The ocean-colour needs impose specific mission and instrument requirements as well as calibration and characterization processes which are largely shared among different ocean colour missions. However, the knowledge of those is largely confined to a small group of experts worldwide. This proposal recommends the establishment of the Task Force to unite this expertise and to facilitate cross-pollination, further development and inter-Agency support. The Task Force is proposed to be composed of Space Agency calibration and characterization experts. The experts will meet and interact on specific technical problems, will work hands-on with data, prototype, deliver solutions and transfer the solutions to operations.

Terms of Reference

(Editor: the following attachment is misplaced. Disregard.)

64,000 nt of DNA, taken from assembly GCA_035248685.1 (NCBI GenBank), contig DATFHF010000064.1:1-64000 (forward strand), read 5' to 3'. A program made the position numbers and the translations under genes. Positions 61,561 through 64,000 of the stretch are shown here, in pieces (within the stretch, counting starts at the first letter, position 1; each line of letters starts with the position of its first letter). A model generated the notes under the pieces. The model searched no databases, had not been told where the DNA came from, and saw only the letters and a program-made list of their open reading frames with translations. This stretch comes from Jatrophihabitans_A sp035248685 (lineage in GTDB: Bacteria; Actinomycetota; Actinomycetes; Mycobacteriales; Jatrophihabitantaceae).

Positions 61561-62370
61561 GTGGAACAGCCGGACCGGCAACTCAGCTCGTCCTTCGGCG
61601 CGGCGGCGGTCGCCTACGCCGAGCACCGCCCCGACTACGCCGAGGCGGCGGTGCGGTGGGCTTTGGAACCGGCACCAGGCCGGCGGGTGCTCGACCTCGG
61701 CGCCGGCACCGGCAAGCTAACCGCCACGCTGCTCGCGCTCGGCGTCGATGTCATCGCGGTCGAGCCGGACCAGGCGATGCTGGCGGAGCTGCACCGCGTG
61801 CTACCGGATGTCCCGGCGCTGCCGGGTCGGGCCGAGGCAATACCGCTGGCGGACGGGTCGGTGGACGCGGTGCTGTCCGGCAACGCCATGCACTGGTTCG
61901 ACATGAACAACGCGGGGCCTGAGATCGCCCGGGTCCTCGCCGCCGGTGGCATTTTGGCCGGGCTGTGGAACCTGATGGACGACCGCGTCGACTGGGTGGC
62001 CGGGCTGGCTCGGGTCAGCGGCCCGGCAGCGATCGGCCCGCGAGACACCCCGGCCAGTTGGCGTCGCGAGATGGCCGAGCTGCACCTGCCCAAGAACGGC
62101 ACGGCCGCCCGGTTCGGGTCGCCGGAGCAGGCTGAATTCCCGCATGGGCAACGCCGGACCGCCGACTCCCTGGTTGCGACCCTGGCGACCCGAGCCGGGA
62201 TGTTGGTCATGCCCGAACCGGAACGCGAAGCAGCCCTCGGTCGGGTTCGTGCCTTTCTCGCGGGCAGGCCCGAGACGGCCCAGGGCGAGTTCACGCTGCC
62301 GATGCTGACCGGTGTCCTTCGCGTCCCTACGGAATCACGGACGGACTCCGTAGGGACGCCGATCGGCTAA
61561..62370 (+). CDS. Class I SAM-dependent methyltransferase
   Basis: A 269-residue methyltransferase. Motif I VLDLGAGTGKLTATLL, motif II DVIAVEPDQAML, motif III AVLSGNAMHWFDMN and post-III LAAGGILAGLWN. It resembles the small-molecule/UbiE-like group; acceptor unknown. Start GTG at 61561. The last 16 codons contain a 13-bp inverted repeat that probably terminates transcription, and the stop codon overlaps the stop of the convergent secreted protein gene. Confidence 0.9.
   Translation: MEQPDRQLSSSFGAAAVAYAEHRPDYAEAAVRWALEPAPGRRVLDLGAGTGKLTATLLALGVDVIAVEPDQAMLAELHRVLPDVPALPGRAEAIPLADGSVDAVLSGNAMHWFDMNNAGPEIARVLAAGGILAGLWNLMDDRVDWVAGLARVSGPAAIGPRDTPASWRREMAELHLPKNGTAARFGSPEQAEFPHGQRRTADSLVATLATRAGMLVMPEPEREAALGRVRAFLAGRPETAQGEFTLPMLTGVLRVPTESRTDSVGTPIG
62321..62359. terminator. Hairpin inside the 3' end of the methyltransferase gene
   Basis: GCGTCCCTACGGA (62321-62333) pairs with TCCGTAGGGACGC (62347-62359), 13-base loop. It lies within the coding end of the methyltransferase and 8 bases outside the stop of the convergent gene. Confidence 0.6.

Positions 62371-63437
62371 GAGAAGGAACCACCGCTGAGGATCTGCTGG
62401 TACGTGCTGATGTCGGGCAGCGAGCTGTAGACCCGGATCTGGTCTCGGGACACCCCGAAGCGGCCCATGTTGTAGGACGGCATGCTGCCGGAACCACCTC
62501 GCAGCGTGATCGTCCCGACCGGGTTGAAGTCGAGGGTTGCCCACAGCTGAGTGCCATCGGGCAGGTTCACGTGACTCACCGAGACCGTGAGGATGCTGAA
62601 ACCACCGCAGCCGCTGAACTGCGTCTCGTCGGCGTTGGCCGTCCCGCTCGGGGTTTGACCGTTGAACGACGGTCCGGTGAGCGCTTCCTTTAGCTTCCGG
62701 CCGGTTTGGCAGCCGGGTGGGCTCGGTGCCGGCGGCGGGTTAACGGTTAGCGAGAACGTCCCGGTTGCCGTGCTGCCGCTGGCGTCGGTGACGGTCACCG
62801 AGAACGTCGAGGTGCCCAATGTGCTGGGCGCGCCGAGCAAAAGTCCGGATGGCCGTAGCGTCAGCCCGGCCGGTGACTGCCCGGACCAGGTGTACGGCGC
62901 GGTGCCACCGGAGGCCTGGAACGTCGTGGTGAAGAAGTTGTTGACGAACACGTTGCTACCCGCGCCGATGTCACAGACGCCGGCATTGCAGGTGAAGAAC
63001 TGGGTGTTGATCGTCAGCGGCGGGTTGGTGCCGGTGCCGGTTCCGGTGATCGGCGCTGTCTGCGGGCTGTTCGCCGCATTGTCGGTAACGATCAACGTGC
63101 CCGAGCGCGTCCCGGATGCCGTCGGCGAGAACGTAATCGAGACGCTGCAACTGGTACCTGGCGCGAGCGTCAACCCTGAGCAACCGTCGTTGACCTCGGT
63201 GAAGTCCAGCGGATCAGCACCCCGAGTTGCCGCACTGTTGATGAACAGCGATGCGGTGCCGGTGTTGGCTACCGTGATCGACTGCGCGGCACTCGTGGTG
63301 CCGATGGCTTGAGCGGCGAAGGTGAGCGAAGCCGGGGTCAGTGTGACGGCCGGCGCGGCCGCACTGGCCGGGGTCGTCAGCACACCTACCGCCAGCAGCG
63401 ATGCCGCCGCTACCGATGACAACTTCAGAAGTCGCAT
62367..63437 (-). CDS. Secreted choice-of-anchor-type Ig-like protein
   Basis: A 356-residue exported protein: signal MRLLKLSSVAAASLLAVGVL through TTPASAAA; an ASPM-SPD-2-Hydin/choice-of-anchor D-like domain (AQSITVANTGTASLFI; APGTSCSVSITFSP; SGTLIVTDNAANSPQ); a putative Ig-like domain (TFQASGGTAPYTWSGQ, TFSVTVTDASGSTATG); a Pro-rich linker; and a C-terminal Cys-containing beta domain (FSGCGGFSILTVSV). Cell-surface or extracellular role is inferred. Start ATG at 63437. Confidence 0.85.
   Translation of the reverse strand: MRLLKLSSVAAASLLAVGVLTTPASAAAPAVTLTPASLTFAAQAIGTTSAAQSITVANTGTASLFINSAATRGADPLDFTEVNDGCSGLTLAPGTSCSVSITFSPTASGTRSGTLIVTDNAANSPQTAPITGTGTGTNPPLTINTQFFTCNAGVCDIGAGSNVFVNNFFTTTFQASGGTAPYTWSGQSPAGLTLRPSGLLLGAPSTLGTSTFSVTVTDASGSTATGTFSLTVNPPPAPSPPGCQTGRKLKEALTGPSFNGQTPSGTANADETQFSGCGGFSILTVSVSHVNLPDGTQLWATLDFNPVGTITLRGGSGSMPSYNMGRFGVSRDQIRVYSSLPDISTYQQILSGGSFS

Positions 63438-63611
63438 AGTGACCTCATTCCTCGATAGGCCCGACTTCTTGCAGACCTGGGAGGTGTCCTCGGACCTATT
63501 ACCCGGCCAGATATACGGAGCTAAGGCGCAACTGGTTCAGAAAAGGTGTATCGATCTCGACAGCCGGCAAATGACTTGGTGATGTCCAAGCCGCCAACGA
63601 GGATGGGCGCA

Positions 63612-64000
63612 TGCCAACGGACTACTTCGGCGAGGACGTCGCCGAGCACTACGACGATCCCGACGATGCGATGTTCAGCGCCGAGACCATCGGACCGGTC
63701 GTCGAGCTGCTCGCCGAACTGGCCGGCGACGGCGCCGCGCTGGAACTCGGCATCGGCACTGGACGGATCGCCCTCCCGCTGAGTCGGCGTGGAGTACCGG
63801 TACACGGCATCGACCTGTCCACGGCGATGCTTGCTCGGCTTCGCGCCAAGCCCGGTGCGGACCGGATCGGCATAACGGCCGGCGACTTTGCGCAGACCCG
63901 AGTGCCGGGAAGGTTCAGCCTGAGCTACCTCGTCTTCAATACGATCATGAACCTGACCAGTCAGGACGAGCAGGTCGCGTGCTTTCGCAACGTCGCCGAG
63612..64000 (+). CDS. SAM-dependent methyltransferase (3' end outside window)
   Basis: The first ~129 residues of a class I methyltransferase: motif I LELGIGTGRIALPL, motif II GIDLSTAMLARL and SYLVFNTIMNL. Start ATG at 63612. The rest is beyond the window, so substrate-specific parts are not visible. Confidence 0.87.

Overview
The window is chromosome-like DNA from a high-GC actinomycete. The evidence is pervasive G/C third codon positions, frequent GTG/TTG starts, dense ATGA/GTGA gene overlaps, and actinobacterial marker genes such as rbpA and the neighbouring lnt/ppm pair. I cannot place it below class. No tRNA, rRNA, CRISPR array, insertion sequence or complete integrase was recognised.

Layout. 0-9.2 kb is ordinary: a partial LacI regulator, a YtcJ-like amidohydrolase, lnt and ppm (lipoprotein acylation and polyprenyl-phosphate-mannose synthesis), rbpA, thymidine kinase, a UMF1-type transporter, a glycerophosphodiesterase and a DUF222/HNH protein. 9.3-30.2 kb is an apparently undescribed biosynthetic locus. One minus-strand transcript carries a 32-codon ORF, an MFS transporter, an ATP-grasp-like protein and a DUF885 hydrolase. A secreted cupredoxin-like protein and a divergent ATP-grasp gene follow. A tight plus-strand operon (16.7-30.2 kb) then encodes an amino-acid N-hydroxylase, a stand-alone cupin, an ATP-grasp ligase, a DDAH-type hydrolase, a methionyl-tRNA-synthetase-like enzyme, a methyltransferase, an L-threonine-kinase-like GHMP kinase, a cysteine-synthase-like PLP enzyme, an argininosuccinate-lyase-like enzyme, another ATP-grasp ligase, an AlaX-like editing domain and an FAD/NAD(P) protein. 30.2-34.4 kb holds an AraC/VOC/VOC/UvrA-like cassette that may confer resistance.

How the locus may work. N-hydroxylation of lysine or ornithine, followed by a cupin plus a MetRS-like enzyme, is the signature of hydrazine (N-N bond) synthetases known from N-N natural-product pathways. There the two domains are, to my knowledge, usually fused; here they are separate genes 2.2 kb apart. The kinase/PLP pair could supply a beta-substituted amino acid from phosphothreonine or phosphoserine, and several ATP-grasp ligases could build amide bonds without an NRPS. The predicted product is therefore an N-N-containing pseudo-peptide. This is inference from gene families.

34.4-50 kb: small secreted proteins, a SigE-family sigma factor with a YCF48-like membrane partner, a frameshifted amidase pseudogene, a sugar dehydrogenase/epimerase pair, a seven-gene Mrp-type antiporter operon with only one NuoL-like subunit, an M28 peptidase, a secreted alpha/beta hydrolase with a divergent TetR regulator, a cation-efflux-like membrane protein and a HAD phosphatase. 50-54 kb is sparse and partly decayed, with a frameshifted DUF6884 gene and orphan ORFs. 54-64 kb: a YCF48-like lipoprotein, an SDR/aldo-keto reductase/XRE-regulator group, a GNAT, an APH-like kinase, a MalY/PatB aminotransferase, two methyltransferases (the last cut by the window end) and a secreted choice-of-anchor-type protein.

The Task Force provides a framework under which the ocean colour instrument calibration experts meet and exchange ideas, information and data, as well as conduct hands-on research and implementation. The exchanges as well as the resources are sanctioned by the Agencies contributing to the OCR-VC initiative. The scope of the Task Force responsibilities includes ocean colour satellite sensor calibration and characterization, pre-launch and on-orbit. System vicarious calibration is not in the scope of this Task Force.

The Task Force is a joint IOCCG and CEOS OCR-VC activity in response to the INSITU-OCR White Paper. The Task Force is recognized by CEOS WGCV IVOS, with direct linkages and adoption of IVOS guidelines relevant to ocean colour.

The Task Force reports to IOCCG and CEOS OCR-VC, i.e. INSITU-OCR project office, as well as to CEOS WGCV IVOS. Findings and recommendations are also communicated back to individual Agencies and their groups associated with ocean colour mission performance and cal/val.